Today, the Cystic Fibrosis Foundation announced the launch of a first-of-its-kind Cystic Fibrosis Lung Transplant Consortium (CFLTC) Biorepository and Registry. The CFLTC Biorepository and Patient Registry, in collaboration with Cleveland Clinic, will support research to improve understanding of the factors that affect lung transplant outcomes.
A particular focus of the registry will be the factors that contribute to chronic lung allograft dysfunction (CLAD), one of the most common post-transplant complications and a leading cause of death post-transplant.
“The biorepository and registry for lung transplant recipients represents an exciting leap forward in our ability to understand and use research to help improve lung transplant outcomes. Our goal is ultimately to prevent complications for all people with cystic fibrosis who have undergone lung transplantation,” said Albert Faro, MD, vice president of clinical affairs at the Cystic Fibrosis Foundation. “Ensuring that people with CF who undergo transplant have the best possible outcomes remains a top priority for the Foundation.”
About the Cystic Fibrosis Lung Transplant Consortium Biorepository and Registry
The CFLTC Biorepository and Registry act like a library -- the Registry stores clinical data related to transplant care and the Biorepository stores biological samples, including blood and bronchoalveolar lavage fluid. Researchers can access these samples and data to support research into CLAD to help improve short- and long-term transplant outcomes. Having a central and standardized approach will enable researchers to ask more precise questions and come to stronger conclusions.
In 2020, the Foundation awarded funding to Cleveland Clinic to establish the CFLTC Biorepository Coordinating Center, which manages the logistics of sample collection and storage and provides study oversight and support. The Cystic Fibrosis Lung Transplant Consortium -- a group of 15 lung transplant centers in the U.S. and Canada -- contribute expertise, biospecimens, and clinical data to the CFLTC Biorepository and Registry.
The CFLTC Biorepository samples collected and stored at the Cleveland Clinic Coordinating Center will be linked to clinical data kept in the CFLTC Patient Registry -- which is managed by the CF Foundation and works similarly to the Foundation's established Patient Registry.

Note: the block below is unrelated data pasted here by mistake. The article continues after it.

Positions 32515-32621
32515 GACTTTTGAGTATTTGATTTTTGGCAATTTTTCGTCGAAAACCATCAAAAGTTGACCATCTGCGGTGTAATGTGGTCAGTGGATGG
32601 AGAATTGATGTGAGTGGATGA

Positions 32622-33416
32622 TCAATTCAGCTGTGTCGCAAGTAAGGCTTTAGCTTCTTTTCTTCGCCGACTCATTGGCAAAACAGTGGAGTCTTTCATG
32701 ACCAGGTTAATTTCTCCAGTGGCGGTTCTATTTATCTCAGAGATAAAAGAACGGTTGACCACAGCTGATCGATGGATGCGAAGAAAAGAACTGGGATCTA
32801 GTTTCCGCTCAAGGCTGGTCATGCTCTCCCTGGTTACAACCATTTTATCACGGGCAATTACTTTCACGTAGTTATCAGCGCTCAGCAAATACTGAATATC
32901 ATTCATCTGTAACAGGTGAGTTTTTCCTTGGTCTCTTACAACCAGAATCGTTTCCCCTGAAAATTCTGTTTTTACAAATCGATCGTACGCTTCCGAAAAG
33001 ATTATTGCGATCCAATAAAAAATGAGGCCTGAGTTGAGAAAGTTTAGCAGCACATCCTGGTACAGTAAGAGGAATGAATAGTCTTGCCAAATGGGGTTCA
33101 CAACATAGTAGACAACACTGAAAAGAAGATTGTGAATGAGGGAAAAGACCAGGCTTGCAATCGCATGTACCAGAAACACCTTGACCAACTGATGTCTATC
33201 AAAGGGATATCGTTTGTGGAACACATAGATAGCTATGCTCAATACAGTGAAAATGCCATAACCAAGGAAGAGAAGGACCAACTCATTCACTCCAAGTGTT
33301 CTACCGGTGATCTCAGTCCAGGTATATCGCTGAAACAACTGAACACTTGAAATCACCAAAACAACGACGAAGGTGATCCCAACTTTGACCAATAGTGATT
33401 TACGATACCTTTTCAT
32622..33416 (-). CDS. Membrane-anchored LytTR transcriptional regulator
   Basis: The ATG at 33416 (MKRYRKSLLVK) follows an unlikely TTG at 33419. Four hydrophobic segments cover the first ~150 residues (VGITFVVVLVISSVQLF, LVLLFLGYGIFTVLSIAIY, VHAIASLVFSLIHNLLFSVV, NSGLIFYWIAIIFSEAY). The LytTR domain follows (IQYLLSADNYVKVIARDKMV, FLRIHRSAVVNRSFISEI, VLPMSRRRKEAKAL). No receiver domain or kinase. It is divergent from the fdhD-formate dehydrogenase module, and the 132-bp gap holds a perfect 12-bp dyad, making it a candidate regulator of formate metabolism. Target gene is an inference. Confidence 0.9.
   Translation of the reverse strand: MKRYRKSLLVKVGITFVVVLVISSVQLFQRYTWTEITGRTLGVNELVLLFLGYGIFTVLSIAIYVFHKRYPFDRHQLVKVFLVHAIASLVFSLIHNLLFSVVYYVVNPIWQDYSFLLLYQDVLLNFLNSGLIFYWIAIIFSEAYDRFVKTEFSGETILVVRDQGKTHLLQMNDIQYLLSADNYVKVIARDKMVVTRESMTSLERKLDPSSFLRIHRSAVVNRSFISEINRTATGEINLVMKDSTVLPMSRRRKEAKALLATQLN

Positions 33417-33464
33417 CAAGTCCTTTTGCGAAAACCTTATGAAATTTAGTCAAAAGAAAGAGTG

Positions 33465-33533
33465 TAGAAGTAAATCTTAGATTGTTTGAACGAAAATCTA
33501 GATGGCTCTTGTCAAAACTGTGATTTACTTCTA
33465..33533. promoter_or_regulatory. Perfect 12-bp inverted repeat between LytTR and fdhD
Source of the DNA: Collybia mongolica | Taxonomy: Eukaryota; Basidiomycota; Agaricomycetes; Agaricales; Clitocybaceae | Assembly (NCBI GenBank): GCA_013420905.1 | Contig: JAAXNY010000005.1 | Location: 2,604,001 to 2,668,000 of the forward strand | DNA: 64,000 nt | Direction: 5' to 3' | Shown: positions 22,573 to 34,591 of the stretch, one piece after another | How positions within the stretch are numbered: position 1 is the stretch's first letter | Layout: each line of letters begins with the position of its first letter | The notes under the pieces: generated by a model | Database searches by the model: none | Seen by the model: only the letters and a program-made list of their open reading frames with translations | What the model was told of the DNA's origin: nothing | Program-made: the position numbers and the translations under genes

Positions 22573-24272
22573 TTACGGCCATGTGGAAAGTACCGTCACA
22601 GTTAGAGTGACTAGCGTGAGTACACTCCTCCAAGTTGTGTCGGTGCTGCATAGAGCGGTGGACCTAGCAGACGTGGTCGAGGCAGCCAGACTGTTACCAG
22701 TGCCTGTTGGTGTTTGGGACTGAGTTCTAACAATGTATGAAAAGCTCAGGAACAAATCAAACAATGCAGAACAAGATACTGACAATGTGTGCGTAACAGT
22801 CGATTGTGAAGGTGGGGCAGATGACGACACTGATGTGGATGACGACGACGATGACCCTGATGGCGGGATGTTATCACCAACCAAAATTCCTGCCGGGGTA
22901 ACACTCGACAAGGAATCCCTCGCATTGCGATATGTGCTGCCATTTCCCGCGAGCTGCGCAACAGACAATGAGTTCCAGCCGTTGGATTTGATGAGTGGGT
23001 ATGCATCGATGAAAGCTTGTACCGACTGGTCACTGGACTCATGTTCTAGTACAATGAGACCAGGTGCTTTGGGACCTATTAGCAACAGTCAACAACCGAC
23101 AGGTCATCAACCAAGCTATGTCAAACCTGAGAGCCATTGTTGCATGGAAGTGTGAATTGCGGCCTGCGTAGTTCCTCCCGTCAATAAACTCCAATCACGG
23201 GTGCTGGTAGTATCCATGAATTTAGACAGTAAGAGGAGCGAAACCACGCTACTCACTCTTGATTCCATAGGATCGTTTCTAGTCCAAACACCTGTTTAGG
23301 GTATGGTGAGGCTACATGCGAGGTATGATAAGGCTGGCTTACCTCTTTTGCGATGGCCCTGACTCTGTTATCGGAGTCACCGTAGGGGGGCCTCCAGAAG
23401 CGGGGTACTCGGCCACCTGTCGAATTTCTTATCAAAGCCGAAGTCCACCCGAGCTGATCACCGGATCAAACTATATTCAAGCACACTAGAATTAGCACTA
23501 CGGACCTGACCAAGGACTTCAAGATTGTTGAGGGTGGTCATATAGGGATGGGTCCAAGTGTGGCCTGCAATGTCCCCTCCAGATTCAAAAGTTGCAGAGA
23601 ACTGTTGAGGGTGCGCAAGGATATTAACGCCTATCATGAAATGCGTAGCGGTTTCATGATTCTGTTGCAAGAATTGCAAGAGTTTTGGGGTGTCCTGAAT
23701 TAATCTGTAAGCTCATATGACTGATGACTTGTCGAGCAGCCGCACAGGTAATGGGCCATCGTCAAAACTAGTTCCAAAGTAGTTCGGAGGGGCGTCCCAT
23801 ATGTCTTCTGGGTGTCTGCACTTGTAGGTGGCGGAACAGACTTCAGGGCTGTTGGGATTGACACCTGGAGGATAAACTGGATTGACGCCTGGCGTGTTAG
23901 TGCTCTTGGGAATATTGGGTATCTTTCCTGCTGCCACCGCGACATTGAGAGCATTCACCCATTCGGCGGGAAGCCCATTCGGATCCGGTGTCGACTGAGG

Eligible, consenting participants will be able to contribute specimens as part of their regular transplant care appointments. Having more samples and data enable better research. To maximize the number of samples and data available for research, individuals who receive a double-lung transplant will be able to participate, regardless of whether or not they have CF. University of Washington Medical Center is the first consortium site to enroll a patient.
Individuals who have already received a lung transplant and are interested in learning more about the CFLTC Biorepository and Registry and how to participate are encouraged to contact email@example.com.
About the Lung Transplant Initiative
As part of the CF Foundation's commitment to helping people with CF wherever they are on their journey, the Foundation established the Lung Transplant Initiative in 2016 with the goal of maximizing the opportunity for transplant as a life-sustaining therapy and extending post-transplant survival. Since the initiative began, the Foundation has helped facilitate the creation of new clinical care guidelines, extended a key lung transplant study, worked to improve organ allocation for people with CF, developed a clinical database focused on advanced lung disease and lung transplant, awarded research grants, and now has funded the new CFLTC Biorepository and Registry.
Historically, approximately 200 people with CF receive a double-lung transplant per year. Lung transplantation remains a vital treatment option for individuals with CF who have advanced lung disease. There are approximately 1,500 people with CF who have had a lung transplant in the United States. While median survival gained from kidney, heart, and liver transplants are well beyond 10 years, median survival of lung transplant recipients with CF remains at 9.9 years for people in the U.S. transplanted between 1992 and 2017. Post-transplant outcomes vary widely among people with cystic fibrosis, and the factors that drive these outcomes are not well understood. The Foundation's Lung Transplant Initiative aims to increase our understanding of these factors and drive therapeutic development to improve outcomes.